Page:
Wisest stand for Argentina is not to take sides in China-US competition: Argentine scholar
Published: Dec 14, 2023 09:03 PM
The view of Buenos Aires and Beijing Photos: VCG

The view of Buenos Aires and Beijing Photos: VCG

Editor's Note:

Different from his harsh remarks made during the presidential campaign, Argentine President Javier Milei emphasized on Monday that the new government of Argentina attaches high importance to its relations with China. How will China-Argentina relations develop under Milei's leadership? What's Argentina's role between China and the US? Jorge Malena (Malena), director of the postgraduate program on China Studies at the Catholic University of Argentina, shared his views with Global Times (GT) reporter Wang Zixuan, as well as his expectations for China-Argentina relations.

GT: Milei highlighted the "shock adjustment" in the economy during his inaugural speech. According to Argentine media La Nación on Tuesday, Milei had sent a letter to the Chinese side requesting continued financial support from China. What does this mean for China-Argentina relations? 

Malena: The concept of economic reforms in President Milei's words was not aimed at changing the nature of Argentina's relations with China, but rather the domestic economy. Accordingly, I don't foresee any intention to decouple from China, a country that has become one of Argentina's top three trade partners, foreign investors, lenders, technology transfer and infrastructure builders.

GT: In a recent interview, you mentioned that "BRICS+ provides a new platform for South-South cooperation" and "helps to cope with the current problems facing the global economy." Why do you support BRICS, and what's your view on the attitude of the Milei administration toward BRICS?

Malena: The current Argentine government has relaunched its bid to become a member of the Organization for Economic Cooperation and Development, an interest that dates back to 2016 when Mauricio Macri was the president. This bid was disregarded by the Alberto Fernández administration, which instead opted to become a BRICS member. Therefore, there is a clear difference in terms of the strategic positioning of the current Argentine government compared with the previous one.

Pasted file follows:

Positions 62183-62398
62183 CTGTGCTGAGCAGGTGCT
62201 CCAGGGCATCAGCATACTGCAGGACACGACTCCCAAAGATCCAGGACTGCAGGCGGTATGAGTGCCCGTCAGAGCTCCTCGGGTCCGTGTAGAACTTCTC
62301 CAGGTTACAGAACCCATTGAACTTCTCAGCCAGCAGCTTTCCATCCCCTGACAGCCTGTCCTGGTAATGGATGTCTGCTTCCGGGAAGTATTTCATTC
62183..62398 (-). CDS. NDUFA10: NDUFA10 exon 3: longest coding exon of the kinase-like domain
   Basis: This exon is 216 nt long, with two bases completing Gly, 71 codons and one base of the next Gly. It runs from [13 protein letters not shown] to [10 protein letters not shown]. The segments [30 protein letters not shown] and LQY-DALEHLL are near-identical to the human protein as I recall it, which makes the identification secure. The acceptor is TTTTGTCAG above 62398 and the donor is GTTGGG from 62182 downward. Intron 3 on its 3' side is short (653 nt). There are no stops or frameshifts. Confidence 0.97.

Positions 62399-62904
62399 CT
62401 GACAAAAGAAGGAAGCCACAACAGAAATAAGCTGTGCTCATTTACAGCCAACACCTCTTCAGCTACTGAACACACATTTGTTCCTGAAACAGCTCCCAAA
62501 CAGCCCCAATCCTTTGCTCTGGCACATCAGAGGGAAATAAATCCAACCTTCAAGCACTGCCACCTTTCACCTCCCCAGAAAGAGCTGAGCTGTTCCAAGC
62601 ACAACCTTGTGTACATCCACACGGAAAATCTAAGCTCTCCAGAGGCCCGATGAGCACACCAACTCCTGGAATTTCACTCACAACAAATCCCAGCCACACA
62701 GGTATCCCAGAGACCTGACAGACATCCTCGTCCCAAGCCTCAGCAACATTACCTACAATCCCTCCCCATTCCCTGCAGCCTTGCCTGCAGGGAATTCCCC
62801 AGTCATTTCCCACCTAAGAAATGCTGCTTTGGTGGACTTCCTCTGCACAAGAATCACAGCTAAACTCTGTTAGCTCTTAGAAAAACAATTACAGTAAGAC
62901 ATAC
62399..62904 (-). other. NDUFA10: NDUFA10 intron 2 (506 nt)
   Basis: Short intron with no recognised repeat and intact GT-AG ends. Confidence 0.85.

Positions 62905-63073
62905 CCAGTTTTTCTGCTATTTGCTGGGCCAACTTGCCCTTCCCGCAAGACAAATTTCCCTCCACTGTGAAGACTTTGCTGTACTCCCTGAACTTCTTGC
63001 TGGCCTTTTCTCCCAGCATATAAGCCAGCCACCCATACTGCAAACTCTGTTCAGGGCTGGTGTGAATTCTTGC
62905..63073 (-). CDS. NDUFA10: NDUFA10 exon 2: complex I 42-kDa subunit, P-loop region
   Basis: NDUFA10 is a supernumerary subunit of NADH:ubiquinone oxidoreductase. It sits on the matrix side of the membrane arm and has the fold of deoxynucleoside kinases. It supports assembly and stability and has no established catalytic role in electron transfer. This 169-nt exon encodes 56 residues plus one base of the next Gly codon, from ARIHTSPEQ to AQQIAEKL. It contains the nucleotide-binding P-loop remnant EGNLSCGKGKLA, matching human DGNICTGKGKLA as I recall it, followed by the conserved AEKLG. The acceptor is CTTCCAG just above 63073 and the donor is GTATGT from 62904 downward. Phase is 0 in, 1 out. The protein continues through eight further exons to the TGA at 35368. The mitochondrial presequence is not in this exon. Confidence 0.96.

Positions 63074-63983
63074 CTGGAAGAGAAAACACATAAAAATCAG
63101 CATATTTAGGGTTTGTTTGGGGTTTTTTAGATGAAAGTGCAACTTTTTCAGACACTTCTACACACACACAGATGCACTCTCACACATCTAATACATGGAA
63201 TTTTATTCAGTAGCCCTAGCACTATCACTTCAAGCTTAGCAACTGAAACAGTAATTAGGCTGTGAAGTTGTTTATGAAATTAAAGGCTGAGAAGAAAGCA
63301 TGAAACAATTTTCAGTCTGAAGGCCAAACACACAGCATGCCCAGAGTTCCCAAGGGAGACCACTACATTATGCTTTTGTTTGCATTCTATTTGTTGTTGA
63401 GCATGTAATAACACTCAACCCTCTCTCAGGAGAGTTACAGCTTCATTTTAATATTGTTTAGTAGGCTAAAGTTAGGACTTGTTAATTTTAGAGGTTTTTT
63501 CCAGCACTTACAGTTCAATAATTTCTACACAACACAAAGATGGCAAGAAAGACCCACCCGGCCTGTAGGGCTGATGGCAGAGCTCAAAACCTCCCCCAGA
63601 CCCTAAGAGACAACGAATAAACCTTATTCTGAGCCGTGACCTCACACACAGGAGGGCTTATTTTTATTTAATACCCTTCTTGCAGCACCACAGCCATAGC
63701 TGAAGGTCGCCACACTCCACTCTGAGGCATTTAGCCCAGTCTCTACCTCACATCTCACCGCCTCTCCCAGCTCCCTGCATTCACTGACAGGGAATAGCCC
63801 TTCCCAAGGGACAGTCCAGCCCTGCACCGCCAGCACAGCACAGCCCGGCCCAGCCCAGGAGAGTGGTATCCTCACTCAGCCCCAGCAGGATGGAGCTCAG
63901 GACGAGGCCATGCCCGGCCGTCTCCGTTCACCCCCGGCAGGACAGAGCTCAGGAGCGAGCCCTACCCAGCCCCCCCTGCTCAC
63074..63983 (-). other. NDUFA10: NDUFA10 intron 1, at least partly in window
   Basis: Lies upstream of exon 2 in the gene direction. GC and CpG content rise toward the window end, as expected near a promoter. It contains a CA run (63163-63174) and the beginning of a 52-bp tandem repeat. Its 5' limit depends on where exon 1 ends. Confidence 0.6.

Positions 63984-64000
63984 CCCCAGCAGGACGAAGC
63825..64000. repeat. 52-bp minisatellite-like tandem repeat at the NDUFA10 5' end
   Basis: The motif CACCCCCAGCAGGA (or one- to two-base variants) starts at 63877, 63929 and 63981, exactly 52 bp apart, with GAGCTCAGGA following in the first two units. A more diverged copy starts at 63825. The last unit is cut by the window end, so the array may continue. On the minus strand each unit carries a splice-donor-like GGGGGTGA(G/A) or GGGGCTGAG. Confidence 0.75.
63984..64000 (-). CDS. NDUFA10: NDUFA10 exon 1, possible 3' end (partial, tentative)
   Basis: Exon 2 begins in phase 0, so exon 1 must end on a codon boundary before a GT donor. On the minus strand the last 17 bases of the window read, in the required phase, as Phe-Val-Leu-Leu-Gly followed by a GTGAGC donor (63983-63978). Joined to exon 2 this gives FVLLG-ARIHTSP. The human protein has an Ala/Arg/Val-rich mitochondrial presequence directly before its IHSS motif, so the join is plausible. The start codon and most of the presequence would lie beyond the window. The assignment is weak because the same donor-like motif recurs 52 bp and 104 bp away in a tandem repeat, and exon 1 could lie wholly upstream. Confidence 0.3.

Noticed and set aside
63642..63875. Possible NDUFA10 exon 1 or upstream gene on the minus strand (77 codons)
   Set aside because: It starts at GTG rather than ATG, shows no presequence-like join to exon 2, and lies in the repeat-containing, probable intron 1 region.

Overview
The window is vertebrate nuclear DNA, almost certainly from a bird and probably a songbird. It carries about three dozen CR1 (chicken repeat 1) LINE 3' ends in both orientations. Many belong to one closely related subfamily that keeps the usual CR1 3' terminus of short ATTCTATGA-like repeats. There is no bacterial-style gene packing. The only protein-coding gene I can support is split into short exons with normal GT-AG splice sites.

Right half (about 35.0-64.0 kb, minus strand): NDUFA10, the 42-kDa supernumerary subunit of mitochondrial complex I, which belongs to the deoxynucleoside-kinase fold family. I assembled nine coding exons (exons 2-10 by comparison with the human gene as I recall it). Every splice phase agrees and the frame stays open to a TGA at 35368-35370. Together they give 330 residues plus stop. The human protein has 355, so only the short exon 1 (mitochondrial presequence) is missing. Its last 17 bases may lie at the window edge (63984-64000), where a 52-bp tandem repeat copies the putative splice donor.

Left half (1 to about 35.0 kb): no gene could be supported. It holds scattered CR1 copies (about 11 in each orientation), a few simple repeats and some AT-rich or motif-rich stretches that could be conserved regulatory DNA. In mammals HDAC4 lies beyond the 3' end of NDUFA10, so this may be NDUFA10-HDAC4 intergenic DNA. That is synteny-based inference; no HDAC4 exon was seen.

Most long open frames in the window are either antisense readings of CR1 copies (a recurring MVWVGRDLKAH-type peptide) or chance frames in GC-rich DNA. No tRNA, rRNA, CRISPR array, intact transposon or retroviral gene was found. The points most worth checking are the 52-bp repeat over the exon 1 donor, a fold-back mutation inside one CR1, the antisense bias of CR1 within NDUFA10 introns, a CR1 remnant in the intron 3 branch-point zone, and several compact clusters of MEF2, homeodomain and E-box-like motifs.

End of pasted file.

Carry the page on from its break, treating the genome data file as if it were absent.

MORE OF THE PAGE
GT: Many Western media outlets have said that Argentina-China relations will not be as good as before, and Milei's trip to the US days after Argentina's presidential election signaled a realignment of Argentina's foreign policy toward the US. What's your take on this? Why do these Western media outlets tend to stress the negative side of China-Argentine relations? How do you think the new government will position its relations with China? 

Malena: The new strategic positioning of the Milei government has apparently led the Western media to expect a change in China-Argentina relations. Perhaps they hope to see something happening in Argentina similar to what has happened in Italy (a country closely linked to Argentina in cultural terms), where the Meloni administration pulled out of the BRI.

However, right after the election was won, there were positive signals from the elected Argentine government with regard to China: Diana Mondino, Argentina's new foreign minister, met the Chinese Ambassador to Buenos Aires; and then Chinese President Xi Jinping's congratulatory letter to Milei was replied to in cordial terms. Therefore, it would seem that the new government of Argentina is not embracing a change of attitude toward China.

GT: After hitting out at BRICS countries such as China and Brazil during the campaign, Milei recently sought to repair ties with these countries and showed a softer tone when talking about foreign policy. How could this softened tone be interpreted? What role will Argentina play in China-US relations?

Malena: It seems that President Milei, now that he's starting his mandate as head of state, has adopted a key teaching of political theory: "Politics is one thing when you seek power, and politics is another thing when you have achieved power." And, as I have stated several times in the past, the wisest stand for Argentina, in terms of foreign policy positioning, is not to take sides in the China-US competition, as my country has historically been autonomous and non-aligned. We need sound relations with both major powers because they are important for many reasons, including their export markets, financing sources and technology providers.